Riding (73 hours) trains in China

Luckily it was not 73 hours in one go (otherwise I cannot imagine how horrible the long-trains syndrome would affect us). 73 hours in 4 trains, and still, they’re considered long-journey trains (21 + 22 + 16 + 14 hours). It was rather a good decision to switch trains in Lanzhou, although it’s not our place to even stay for a day, otherwise the only available direct Chengdu – Urumqi is 47 hours train.

Unlike Indian trains, we cannot book China train online. At least not by ourselves. Had to seek help from our CouchSurfing friend Derek (who earlier visited us in KL, and also hosted us in Chengdu) to book for us since the online booking is only available in Chinese. Still, we had to collect the actual ticket (in picture hold by Az) in the train station, therefore it’s still so much hassle, especially in the stations full of long queues, there’s no sign in English and if we’re lucky, there will be (only) one person who can speak English among the train officers.

We choose hard-sleeper class for our trains, and when after boarding, an officer would come to collect the tickets, give us cards with our berth number (and random pictures) to keep all the way during the journey. Right before we get off, the officer would turn up again to collect back the cards in exchange of our train tickets. We still dont know why this system is practiced.

Hard-sleeper coach has 3 bunk beds like this so 6 persons share a common area. Most of time we got one top bed and one bottom bed. It’s good as we can still sit together at the bottom bed during the day, and either of us would climb up to top bed for sleeping at night.

People who has middle bed usually sits at the bench in the aisle, or sometimes people in bottom bunk invite them to sit at their place for a while. Within a few hours, everyone seems to be comfortable to each other and talk and eat together. Although they can’t speak English, it’s so cool that they’re still speaking to us in Chinese and most of time we’ll reply with sign languages.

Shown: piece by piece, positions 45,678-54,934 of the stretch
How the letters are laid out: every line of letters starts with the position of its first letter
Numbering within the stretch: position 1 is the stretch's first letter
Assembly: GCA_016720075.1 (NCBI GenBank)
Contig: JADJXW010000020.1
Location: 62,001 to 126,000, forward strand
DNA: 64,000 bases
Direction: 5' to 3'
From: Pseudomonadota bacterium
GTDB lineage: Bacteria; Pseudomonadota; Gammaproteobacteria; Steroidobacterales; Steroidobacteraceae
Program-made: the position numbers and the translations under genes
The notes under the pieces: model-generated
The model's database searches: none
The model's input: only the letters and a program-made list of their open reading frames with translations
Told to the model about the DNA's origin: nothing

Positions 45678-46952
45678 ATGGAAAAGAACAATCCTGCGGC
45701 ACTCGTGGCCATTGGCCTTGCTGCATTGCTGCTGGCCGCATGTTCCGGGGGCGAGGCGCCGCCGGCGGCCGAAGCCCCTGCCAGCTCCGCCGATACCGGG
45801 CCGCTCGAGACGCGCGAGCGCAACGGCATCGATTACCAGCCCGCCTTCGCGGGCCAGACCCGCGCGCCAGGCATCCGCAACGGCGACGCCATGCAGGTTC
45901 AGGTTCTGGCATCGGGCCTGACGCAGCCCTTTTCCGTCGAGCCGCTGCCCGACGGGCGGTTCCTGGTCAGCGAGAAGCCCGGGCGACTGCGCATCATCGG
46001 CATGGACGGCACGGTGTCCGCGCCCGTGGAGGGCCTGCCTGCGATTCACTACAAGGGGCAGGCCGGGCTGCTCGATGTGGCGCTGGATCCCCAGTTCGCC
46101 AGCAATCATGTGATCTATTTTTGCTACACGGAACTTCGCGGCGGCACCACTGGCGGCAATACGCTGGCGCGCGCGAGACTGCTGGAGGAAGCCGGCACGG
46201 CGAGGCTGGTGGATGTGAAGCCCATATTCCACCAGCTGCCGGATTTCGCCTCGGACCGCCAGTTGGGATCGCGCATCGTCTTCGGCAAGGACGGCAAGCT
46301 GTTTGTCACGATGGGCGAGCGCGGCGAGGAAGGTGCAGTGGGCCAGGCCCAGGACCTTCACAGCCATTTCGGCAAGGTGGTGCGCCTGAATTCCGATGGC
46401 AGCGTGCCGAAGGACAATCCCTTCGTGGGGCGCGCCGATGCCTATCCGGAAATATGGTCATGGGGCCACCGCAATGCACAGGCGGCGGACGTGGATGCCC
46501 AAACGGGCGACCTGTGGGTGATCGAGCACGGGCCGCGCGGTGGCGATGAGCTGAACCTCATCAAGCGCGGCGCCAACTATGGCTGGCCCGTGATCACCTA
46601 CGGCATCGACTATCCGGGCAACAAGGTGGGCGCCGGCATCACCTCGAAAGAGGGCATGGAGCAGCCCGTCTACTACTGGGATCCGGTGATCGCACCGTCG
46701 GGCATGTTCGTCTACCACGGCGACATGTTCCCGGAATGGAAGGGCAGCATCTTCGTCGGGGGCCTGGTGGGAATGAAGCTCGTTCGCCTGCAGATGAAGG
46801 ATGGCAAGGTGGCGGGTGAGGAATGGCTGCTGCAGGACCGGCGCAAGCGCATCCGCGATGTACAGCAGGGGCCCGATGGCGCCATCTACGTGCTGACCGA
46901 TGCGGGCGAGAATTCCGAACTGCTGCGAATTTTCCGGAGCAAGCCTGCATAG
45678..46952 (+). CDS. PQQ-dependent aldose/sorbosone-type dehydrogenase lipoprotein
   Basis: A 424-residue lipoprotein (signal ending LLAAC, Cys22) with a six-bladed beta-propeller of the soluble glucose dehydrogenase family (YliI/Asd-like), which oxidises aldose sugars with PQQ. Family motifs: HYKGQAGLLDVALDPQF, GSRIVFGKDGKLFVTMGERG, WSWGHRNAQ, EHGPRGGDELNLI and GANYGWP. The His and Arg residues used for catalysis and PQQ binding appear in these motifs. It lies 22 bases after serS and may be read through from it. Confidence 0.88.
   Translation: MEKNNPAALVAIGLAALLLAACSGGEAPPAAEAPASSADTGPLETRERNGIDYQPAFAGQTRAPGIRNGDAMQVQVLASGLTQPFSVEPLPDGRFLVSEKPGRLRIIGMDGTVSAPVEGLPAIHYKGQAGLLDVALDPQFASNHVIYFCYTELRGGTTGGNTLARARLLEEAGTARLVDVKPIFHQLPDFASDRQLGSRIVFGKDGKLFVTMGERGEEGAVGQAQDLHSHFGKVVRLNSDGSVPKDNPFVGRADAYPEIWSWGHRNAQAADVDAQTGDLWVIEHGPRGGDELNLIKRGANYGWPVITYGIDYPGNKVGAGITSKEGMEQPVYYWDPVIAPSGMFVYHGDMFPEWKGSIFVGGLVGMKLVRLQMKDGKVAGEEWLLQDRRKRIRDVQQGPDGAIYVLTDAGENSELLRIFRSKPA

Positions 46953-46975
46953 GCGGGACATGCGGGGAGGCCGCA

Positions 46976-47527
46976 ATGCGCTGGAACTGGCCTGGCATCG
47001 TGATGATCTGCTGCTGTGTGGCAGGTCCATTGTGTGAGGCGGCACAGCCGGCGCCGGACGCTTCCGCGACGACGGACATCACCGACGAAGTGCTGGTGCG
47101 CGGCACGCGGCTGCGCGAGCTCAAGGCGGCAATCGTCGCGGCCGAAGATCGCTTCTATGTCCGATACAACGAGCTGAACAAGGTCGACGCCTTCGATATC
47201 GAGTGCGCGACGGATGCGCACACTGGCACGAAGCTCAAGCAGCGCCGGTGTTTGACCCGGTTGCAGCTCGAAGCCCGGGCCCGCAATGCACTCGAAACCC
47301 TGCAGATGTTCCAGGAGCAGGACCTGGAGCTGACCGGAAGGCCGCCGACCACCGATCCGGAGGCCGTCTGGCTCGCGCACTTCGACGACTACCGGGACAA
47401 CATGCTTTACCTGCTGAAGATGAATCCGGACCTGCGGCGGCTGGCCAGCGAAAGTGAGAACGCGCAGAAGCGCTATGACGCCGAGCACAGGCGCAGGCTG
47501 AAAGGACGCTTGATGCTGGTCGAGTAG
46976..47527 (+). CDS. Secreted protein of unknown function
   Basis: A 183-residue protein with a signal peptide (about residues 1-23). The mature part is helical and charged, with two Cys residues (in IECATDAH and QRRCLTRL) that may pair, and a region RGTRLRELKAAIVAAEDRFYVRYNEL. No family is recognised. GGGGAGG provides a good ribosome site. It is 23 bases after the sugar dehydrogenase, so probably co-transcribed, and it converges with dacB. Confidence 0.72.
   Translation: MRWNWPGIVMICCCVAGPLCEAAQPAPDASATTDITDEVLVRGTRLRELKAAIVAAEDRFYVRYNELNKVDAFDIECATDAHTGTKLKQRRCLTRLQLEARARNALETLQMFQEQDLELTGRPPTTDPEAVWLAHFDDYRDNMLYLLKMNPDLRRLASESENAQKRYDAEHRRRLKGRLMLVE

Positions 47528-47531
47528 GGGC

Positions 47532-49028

They usually bring several instant noodles (in big paper bowl!) as their breakfast, lunch and dinner throughout the journey. As for us, we did pack some Tesco ready-to-eat food and sardines, Maggi mee, 3-in-1 Nescafe and Milo for our only means of food in the train.

There’s a restaurant if you like, but we werent sure if food is Halal and we could only buy plain rice from there to eat with our food. By the 3rd day of train, we managed to finish most of the food and turn our heavy luggage much lighter :)

The views from Chengdu to Lanzhou. Traveling by train spanning thousands kilometers does amaze us of how huge is the land of China!

Sometimes train would stop at a station where there will be 5-10 minutes break, so we had a chance to quickly jump out and get some fresh air while stretching our muscles.

And maybe, buy some breads and biscuits from the platform stalls before continuing the journey for another ten hours. Although, the breads aren’t really good.

Left picture: The full view of 3 bunk beds in hard-sleeper coach. Right: View from top bunk, showing the aisle in the train. There’s a space up there to put your luggage.

Now, this is our only soft-sleeper train! We had to buy the tickets during last minute when our expected Kuqa-Turpan train was cancelled due to sand storm, and the next Kuqa-Urumqi train only had soft-sleeper tickets available. I will put long and complete story later in the travelogue. Although very expensive, we had to admit that it was really neat, clean and comfortable, in a private lockable cabin. Well, it depends with whom you’re sharing the cabin with :) We were lucky  to have the whole cabin for ourselves for a few hours before old couple who sit in the bottom beds boarded in.